For a summer camping experience with minimal camp gear, trim your regular gear list to include only the items you must have for survival. Get back to the basics with food, clothing and shelter, and think about only what you absolutely need. With hiking and other activities filling your time, you won’t miss the luxuries you left at home. Plan your trip so it will be about the simplicity of your back-to-nature adventure, not about the “stuff” you take with you or leave behind.
Packaged food manufactured just for camping and backpacking is convenient but expensive. Prepare your own favorites, portioned in ziplock bags. Take enough for three square meals a day plus energy snacks. If you will be camping in back country, include an extra day’s food. Pack cooking pans and utensils that suit your camping style.
Carry refillable water bottles and refill them at every opportunity. Purification supplies are necessary in back country.
One change of clothing per day, plus extra socks and underwear, should be plenty. To minimize clothing further, take fewer clothes, and wash and rotate them. Pack lightweight rain wear and a light jacket and wear a hat to protect yourself from the sun.
Toilet paper works for its intended purpose as well as for nose-blowing. It also works as emergency fire tinder. One towel per person will serve for showers and swimming. Pack personal items, keeping soap and water basics in mind. Include sunscreen and lip balm.
Shelter and Comfort
A tent provides protection from the elements, and it keeps wildlife from buzzing or sniffing you while you sleep. Match your sleeping bag with the weather to stay comfortable. An air mattress or foam pad makes sleeping more comfortable, with a layer of insulation between your sleeping bag and the ground. Sleep-related aches and grumpiness can ruin the fun the next day.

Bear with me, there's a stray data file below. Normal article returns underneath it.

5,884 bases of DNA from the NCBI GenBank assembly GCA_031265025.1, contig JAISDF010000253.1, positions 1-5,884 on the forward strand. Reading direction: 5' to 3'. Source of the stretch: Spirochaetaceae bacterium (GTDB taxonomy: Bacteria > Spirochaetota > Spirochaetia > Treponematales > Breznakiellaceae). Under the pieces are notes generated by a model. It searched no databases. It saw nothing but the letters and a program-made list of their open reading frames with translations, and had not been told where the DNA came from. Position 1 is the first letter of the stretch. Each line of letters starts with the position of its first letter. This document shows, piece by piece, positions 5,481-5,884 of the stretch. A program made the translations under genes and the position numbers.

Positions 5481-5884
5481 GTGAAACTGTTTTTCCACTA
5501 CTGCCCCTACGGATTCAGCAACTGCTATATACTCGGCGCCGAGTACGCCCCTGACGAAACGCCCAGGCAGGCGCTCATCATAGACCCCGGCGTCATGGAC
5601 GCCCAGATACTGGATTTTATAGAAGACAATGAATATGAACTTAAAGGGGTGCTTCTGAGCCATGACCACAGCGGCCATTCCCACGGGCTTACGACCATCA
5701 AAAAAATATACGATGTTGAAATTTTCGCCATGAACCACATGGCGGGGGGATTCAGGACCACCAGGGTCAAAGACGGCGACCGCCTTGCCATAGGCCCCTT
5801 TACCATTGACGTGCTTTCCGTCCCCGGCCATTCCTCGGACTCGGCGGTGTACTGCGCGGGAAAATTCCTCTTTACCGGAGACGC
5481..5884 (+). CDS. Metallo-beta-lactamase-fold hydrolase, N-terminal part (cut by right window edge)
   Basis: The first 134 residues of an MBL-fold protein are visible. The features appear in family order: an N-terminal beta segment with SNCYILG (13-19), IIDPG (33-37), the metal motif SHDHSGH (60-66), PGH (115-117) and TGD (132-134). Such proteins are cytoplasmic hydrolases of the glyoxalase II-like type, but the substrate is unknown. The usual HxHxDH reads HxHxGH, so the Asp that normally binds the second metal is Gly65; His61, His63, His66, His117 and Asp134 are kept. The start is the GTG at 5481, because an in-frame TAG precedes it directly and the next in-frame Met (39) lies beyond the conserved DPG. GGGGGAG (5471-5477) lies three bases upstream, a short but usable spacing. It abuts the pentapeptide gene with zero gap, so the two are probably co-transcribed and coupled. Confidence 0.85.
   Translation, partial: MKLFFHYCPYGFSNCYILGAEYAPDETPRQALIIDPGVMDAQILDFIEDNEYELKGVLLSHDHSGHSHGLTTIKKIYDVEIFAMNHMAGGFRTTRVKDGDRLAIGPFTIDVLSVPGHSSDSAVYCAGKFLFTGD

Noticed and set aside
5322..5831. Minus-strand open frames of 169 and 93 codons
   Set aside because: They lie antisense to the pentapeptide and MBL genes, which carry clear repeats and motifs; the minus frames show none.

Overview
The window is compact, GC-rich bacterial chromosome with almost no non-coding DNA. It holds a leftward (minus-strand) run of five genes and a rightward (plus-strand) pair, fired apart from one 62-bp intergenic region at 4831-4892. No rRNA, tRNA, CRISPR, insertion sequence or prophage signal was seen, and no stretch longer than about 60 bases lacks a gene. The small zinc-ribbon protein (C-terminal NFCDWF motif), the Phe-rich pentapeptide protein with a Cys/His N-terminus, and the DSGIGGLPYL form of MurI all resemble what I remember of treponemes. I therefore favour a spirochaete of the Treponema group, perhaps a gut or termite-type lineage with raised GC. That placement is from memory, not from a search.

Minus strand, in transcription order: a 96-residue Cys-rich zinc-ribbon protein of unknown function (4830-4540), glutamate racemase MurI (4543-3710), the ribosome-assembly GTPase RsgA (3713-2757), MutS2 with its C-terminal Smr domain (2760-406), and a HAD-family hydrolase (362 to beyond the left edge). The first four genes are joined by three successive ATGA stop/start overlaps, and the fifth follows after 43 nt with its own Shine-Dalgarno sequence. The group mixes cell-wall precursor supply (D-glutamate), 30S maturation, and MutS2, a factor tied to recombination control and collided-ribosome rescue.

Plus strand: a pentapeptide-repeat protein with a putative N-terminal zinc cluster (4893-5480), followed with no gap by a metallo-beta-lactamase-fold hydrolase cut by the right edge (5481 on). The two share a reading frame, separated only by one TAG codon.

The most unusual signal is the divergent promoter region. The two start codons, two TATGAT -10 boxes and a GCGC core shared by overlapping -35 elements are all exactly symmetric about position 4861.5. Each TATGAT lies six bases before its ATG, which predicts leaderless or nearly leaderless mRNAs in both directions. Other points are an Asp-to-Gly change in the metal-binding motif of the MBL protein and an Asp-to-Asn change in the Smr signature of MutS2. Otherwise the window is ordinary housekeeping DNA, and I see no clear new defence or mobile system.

Safety and First Aid
Pack a flashlight, extra batteries, a multi-purpose knife, a compass or GPS device, matches in a stay-dry container and moleskin for blisters. Include a basic first-aid kit that contains packets of antiseptic, clean wipes, sterile gauze, medical tape and bandages. The American Red Cross has a list of recommended first-aid supplies for a kit, and it also sells kits specifically designed for camping. Take a space blanket for emergency warmth, or use it as a shiny signal flag in case of emergency. Carry a completely charged cellphone for an emergency, but remember that in back country there might not be a signal.
You might need to fill a few empty moments, and a deck of cards, a pocket chess set or other pocket games are easy to pack. Take pencils, paper, puzzle books and a camera.
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